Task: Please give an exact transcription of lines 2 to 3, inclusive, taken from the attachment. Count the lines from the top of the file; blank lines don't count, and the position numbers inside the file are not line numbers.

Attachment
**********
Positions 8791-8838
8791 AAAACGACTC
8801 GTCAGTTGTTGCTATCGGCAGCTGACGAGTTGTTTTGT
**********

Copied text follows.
8791 AAAACGACTC
8801 GTCAGTTGTTGCTATCGGCAGCTGACGAGTTGTTTTGT